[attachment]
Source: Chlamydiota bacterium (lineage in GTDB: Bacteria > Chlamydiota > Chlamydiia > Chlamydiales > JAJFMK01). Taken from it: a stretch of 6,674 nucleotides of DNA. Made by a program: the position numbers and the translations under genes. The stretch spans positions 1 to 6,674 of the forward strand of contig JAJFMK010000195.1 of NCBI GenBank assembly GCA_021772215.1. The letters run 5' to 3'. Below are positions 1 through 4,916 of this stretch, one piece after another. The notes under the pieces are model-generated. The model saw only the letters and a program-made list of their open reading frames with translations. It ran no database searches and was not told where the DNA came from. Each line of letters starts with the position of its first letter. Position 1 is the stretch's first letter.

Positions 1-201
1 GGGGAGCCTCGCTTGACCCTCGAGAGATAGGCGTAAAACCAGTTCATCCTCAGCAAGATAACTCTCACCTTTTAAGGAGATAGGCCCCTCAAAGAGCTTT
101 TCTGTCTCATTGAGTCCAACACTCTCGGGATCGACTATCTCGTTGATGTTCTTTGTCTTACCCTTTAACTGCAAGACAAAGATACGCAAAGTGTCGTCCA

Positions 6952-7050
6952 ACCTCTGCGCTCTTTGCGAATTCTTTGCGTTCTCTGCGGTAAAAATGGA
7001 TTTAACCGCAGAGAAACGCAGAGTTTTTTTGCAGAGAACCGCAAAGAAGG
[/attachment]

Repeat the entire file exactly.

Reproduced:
Source: Chlamydiota bacterium (lineage in GTDB: Bacteria > Chlamydiota > Chlamydiia > Chlamydiales > JAJFMK01). Taken from it: a stretch of 6,674 nucleotides of DNA. Made by a program: the position numbers and the translations under genes. The stretch spans positions 1 to 6,674 of the forward strand of contig JAJFMK010000195.1 of NCBI GenBank assembly GCA_021772215.1. The letters run 5' to 3'. Below are positions 1 through 4,916 of this stretch, one piece after another. The notes under the pieces are model-generated. The model saw only the letters and a program-made list of their open reading frames with translations. It ran no database searches and was not told where the DNA came from. Each line of letters starts with the position of its first letter. Position 1 is the stretch's first letter.

Positions 1-201
1 GGGGAGCCTCGCTTGACCCTCGAGAGATAGGCGTAAAACCAGTTCATCCTCAGCAAGATAACTCTCACCTTTTAAGGAGATAGGCCCCTCAAAGAGCTTT
101 TCTGTCTCATTGAGTCCAACACTCTCGGGATCGACTATCTCGTTGATGTTCTTTGTCTTACCCTTTAACTGCAAGACAAAGATACGCAAAGTGTCGTCCA

Positions 6952-7050
6952 ACCTCTGCGCTCTTTGCGAATTCTTTGCGTTCTCTGCGGTAAAAATGGA
7001 TTTAACCGCAGAGAAACGCAGAGTTTTTTTGCAGAGAACCGCAAAGAAGG